I seriously want to know what has you so irritated about it, that you spend what appears to be lots of your free time attacking it at every opportunity.

        1. @iFan

          Frankly… I feel that Apple is DEAD!!!!!

          Since Jobs passed away, I hardly recognize this company. It slowly started with the keynote speeches. Then after iOS 6, the horrible releases in and bugs that came with iOS 7 and 8. Then the stupid Tim Cook things started happening. The iMac launch debacle, the stupid new lightning adapter that killed off an entire product industry, the iPad Mini released without Retina, all the irrelevant gay announcements… and the list is virtually endless.

          Now with these two retarded product releases (a Macbook with one port for basically the same price as much better Apple machines), and finally, the worst and most RETARDED product in history, the ever stupid Apple Watch.

          That’s why I slam it every chance I get.

          Jobs was an icon, Cook is multi-colored joke!

          1. “That’s why I slam it every chance I get.”

            You know how some people die of stress-induced hearth attacks while others, in the same job, are fine. It’s how they deal with the stress that is different.

            You’ve heard the saying, “You are what you eat”. I like to modify that to, “You are what you train, think, feel.”

            You’re building and making your life and yourself, day by day – with all your thoughts and feelings. For the sake of your health, get the fuck over it, move on, and build yourself a good life.

          2. Guess what Orandy, Steve Jobs is dead. He was truly one-of-a-kind, and human cloning doesn’t exist yet.

            WTF did you expect?

            You also need some perspective. There were quite a few “Stupid Steve Jobs things” that happened under his watch you choose to ignore: Apple Lisa failed. Mac Cube was a fiasco. He thought the shi**y hockey puck iMac mouse was a good thing. Steve trusted Eric Schmidt and Google, costing Apple most likely hundreds of billions of $ in the mobile phone market, iMaps was launched under Steve Jobs. A very bug filled MobileMe was launched under Jobs. Steve hired John Scully and almost killed the company. I’m sure that anyone inside Apple can fill pages of small mistakes that he made. He was human, he was a genius, he still F’d up from time to time. He was not a god.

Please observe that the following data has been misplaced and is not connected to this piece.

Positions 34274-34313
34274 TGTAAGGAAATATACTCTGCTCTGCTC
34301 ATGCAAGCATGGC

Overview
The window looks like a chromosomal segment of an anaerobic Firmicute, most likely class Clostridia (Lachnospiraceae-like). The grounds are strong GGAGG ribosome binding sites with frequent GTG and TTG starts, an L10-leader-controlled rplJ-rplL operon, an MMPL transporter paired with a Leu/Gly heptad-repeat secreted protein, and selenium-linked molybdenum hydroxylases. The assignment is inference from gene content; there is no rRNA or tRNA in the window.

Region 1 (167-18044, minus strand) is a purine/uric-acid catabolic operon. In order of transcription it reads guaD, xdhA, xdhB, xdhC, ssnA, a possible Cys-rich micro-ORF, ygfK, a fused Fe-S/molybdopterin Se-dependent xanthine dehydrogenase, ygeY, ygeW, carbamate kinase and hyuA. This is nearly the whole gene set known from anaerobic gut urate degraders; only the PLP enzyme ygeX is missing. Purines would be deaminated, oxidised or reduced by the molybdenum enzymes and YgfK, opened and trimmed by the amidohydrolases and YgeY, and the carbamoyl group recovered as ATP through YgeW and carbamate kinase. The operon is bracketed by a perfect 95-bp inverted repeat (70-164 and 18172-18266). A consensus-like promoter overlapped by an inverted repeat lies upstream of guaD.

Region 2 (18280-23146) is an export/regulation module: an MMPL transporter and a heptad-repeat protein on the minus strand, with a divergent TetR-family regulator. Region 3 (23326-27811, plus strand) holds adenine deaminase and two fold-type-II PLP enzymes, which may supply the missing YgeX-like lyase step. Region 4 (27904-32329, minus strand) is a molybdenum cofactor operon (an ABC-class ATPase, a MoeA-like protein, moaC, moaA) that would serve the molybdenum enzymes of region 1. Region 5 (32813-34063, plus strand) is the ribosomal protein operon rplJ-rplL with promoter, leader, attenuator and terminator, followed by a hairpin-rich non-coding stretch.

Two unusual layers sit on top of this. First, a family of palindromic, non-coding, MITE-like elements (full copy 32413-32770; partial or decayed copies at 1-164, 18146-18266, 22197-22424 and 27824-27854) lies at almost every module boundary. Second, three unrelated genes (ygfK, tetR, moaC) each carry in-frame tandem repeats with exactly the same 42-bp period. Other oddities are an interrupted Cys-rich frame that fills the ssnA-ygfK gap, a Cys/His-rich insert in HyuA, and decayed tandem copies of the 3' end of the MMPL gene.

I think that the “irrelevant gay announcements” bother you most of all, and you should probably delve into your repressed urges with a therapist.

        2. He’s not irritated. He’s being paid … because if he isn’t being paid, then I would venture to say that he’s (I assume) is a sad person because he has no life outside being bitter over a product he feels compelled to complain about again and again and again and again and…….

      2. Oh, Randy 🙂
        I won’t dignify your post by offering responses to correct your incorrect, inflammatory baits. Simply put, I have reduced the number of times I take my iPhone from my pocket by about 75%, simply by glancing at texts, reminders, and THE TIME. It may be that your computer usage is strongly misaligned with what the Watch does for others like me. But please back away from the lectern and let others on the Apple-centric blog, have fun and share brotherhood. Happy Memorial Day. Pause and give thanks to those who gave their lives for our freedom.

        1. @dan

          So let me get this right Dan, you paid hundreds of dollars for an iPhone, only to pay hundreds of dollars more not to have to pull it out your pocket, for a device that does a fraction of what your iPhone does?

          Has your IQ been tested? Either you’re a genius or a moron, my money’s on the latter rather than the former.

          1. I’m thinking about buying an Apple Watch. Hmmm. Should I go with the millions of happy purchasers and all the glowing reviews or with orandy? Happy millions… or orandy? What a conundrum!

  2. i’m generally skeptical of anal-ysts who predict sales without taking the time to capture JAM coefficients, NUT trajectories, or adjust +- for BUN.

    But… that’s what get’s reported…

    1. @squiggles